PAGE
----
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First Week of Notes for Medieval Art History

by: Aubree Broyles

First Week of Notes for Medieval Art History 483

Marketplace > Fort Hays State University > Art > 483 > First Week of Notes for Medieval Art History
Aubree Broyles
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First Week of Notes for Medieval Art History
Medieval Art History
Erica Bittel
Class Notes
FHSU, Fort Hays State University




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This 2 page Class Notes was uploaded by Aubree Broyles on Friday January 22, 2016. The Class Notes belongs to 483 at Fort Hays State University taught by Erica Bittel in Spring 2016. Since its upload, it has received 12 views. For similar materials see Medieval Art History in Art at Fort Hays State University.


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Date Created: 01/22/16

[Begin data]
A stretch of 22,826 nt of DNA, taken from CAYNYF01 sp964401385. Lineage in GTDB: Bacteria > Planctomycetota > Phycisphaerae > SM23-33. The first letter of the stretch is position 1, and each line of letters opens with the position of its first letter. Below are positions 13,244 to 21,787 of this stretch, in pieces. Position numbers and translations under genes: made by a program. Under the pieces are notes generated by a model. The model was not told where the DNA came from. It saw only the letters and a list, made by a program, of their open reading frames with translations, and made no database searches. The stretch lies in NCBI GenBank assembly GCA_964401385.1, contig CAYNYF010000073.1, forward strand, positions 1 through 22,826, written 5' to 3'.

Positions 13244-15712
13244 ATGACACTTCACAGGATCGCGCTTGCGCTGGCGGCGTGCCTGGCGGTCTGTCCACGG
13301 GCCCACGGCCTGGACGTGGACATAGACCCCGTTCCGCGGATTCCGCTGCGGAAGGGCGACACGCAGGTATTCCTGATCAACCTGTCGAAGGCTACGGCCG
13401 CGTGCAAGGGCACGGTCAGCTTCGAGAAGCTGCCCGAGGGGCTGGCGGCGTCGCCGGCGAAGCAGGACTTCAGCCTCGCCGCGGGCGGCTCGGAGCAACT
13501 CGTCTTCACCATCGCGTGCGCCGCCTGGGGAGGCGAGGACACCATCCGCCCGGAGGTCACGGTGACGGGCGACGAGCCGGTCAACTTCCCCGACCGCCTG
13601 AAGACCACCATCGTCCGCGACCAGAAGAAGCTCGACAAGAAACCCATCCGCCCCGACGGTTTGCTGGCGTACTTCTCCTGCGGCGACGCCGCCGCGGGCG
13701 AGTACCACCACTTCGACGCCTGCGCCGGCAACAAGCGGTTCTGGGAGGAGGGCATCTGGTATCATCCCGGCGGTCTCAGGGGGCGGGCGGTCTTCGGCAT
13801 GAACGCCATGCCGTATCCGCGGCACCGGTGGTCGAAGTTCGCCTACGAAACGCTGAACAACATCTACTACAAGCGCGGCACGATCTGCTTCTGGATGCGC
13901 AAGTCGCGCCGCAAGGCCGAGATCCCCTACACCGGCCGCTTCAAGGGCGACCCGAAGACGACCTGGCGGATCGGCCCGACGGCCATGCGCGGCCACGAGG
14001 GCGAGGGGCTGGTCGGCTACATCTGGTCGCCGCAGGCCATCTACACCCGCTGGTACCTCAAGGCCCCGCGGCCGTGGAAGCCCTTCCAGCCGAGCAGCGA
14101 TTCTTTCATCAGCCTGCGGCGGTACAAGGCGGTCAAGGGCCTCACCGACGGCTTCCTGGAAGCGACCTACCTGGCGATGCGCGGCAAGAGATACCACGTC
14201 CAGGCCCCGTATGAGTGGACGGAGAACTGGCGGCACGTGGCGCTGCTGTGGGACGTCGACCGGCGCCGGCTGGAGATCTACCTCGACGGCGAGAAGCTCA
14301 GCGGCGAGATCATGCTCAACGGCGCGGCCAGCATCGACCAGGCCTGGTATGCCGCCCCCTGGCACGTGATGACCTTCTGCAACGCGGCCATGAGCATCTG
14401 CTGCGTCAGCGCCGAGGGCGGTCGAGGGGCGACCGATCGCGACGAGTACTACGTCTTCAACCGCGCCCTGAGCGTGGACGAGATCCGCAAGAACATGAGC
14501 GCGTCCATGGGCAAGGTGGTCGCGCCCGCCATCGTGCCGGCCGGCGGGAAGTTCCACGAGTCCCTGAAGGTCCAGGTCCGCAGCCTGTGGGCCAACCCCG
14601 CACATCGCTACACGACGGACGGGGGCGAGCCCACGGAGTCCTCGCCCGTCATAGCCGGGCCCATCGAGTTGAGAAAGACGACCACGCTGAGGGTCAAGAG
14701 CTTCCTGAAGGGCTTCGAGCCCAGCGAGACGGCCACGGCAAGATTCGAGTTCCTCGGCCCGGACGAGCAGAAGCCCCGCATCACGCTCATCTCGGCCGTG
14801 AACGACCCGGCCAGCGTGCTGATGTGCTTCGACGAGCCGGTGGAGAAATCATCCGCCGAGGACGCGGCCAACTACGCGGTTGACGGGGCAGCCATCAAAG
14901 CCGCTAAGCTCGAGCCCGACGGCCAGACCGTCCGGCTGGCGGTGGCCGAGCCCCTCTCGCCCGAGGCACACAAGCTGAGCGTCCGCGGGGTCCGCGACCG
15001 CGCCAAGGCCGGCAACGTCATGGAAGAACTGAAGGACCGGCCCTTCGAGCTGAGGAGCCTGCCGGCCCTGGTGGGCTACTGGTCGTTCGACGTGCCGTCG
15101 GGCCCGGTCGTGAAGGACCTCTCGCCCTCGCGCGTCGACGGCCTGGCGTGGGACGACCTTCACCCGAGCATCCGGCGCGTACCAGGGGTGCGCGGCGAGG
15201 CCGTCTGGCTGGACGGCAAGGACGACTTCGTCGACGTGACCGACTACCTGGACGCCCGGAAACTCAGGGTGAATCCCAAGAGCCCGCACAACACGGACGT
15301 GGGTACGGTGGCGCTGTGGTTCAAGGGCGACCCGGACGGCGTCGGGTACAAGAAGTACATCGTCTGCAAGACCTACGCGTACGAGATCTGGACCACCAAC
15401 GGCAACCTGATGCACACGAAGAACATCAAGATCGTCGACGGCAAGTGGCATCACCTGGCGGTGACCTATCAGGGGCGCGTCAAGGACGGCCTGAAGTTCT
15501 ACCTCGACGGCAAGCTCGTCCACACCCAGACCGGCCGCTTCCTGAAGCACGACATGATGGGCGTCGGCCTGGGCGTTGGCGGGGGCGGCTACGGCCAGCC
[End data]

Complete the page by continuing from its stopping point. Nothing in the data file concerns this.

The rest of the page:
Medieval Art History Spring 2016 Test 1 Notes Introduction to Medieval Art The Medieval Period and The Middle Ages  The Middle Ages was a period of about one thousand years o Viewed by Renaissance scholars as a sort of interlude or period of decline o The period occurred after the times of Classical Greece and Rome and before the revival of learning which emerged during the Renaissance  This period has also been referred to as the “Dark Ages” th  The Medieval period began in the 4 century with the battle of the Milvian Bridge o Roman Emperor Constantine o The Christian monogram, the Chi Rho – on their shields  The Medieval period ended in the 15 century with the discovery of the Americas by Portuguese navigators o Sailed the water with the Cross of the Order of the Knights of Christ  Chi Rho = Cross of the Order of the Knights of Christ = The Early Christian Church and the Bible  Followers of Christianity declared Jesus’ birth to be the beginning of a new era o Known as Anno Domini or AD o Today we refer to the time after Jesus’ birth as the Common Era or CE  The Jewish scriptures form the foundation of what Christians call the Old Testament  The central tenets of Christianity are contained within the New Testament o Gospels – Matthew, Mark, Luke, and John o Epistles - St. Paul’s letters to the newly-formed Christian communities o Acts of the Apostles - documents the establishment of Christianity as an organized religion o Book of Revelation - St. John’s description of the Apocalypse  Vulgate = Latin edition of the Bible translated by Saint Jerome  Early forms of Christian worship were very simple  Jesus gathered with his apostles for the Jewish Feast of the Passover o When Jesus defined the bread and wine as his own body and blood, he established the sacrament of Holy Communion o Tituli = official Christian homes where members of the faith reenacted the Last Supper  There were about 25 official homes in Rome where this happened – turned into a ritual after – this is how communion got started  A more elaborate worship service evolved in the 4 century o The service was divided into 2 parts:  Liturgy of the Word  Open to the public  Liturgy of the Eucharist  Open only to initiates  Transubstantiation – when the bread and wine miraculously become the flesh and blood of Christ  Another important ritual in the early Catholic Church was the initiation ceremony of baptism o Like other Church rituals, it evolved into an elaborate, formal ceremony presided over by the head of the Christian community, the bishop o In baptism, the initiates symbolically “died” and were reborn in Christ  Christians utilize two different types of time: Historical and Liturgical o The Western Christian liturgical year is based on Christmas (December 25 ) th o The Eastern Christian Orthodox liturgical year is based on Easter o Events in the Gospels are typically grouped into 3 “cycles:”  The Marian (or Nativity) cycle – (Christmas events)  The Public Ministry of Cycle – (the miracles Jesus performed)  The Passion Cycle – (The death of Jesus)  In the Early years of Christianity, rival religions influenced the development of the Christian faith o Religious cults incorporated music, incense, and sacred imagery into their rituals o Christians adopted many of these elements into the Mass to enhance the emotional power and immediacy of their worship, as well  By the 3 Century, monotheistic cults and religions such as Zoroastrianism, Mithraism, and Sol Invictus (meaning triumphant sun), spread throughout the empire  The influence of such monotheistic faiths on Christianity is evident in the following: o The designation of Sunday as the Christian sacred day th o The use of December 25 to celebrate the birth of Christ 


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